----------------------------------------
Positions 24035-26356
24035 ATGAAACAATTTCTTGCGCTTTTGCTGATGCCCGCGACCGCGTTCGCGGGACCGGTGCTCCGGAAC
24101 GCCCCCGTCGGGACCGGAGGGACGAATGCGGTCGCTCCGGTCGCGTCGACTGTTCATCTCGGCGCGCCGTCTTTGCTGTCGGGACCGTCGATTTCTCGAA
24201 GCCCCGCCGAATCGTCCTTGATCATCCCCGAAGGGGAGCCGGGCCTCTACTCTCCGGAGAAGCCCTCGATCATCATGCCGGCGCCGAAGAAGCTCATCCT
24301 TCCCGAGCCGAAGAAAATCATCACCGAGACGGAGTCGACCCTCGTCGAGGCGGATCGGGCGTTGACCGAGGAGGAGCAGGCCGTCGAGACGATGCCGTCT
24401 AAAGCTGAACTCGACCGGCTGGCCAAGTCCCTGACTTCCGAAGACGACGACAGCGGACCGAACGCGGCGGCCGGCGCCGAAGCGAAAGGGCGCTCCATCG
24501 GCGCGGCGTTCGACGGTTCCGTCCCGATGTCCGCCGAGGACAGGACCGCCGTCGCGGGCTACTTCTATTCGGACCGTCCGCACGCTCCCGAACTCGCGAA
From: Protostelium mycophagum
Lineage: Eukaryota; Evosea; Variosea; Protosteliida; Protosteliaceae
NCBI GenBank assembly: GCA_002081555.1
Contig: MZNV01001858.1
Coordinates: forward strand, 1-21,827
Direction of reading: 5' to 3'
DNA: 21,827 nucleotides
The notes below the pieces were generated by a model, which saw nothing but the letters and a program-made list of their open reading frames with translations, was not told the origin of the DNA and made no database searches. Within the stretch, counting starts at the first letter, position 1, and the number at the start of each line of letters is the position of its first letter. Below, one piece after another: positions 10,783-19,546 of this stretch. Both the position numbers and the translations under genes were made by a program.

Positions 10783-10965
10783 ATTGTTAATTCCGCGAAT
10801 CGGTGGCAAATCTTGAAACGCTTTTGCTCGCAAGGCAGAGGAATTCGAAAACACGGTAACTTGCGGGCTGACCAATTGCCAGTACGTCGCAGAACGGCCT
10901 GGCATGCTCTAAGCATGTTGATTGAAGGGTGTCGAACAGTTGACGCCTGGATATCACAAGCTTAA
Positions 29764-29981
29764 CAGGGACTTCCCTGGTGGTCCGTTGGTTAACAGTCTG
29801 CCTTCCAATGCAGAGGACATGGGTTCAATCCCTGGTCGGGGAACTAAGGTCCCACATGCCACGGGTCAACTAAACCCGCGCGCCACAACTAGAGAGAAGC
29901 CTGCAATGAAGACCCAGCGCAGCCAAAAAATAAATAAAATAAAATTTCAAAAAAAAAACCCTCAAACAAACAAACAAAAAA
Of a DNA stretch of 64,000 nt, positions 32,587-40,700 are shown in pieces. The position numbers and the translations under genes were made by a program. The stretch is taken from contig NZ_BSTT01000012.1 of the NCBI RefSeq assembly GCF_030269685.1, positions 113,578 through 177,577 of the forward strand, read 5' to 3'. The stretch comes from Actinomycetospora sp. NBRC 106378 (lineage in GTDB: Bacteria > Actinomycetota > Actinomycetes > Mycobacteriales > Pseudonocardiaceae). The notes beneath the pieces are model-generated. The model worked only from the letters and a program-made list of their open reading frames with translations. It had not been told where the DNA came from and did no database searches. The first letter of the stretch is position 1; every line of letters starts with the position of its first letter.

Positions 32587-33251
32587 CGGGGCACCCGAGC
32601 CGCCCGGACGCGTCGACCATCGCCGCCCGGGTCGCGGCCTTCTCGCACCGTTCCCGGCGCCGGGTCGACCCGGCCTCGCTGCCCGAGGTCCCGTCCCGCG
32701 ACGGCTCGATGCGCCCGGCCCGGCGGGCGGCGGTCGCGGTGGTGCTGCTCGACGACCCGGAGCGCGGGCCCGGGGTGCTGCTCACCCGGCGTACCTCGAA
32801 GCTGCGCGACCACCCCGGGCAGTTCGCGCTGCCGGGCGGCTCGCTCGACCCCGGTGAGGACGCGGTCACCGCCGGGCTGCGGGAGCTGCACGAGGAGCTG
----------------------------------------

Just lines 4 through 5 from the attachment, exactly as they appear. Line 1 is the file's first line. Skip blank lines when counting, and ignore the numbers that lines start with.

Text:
24201 GCCCCGCCGAATCGTCCTTGATCATCCCCGAAGGGGAGCCGGGCCTCTACTCTCCGGAGAAGCCCTCGATCATCATGCCGGCGCCGAAGAAGCTCATCCT
24301 TCCCGAGCCGAAGAAAATCATCACCGAGACGGAGTCGACCCTCGTCGAGGCGGATCGGGCGTTGACCGAGGAGGAGCAGGCCGTCGAGACGATGCCGTCT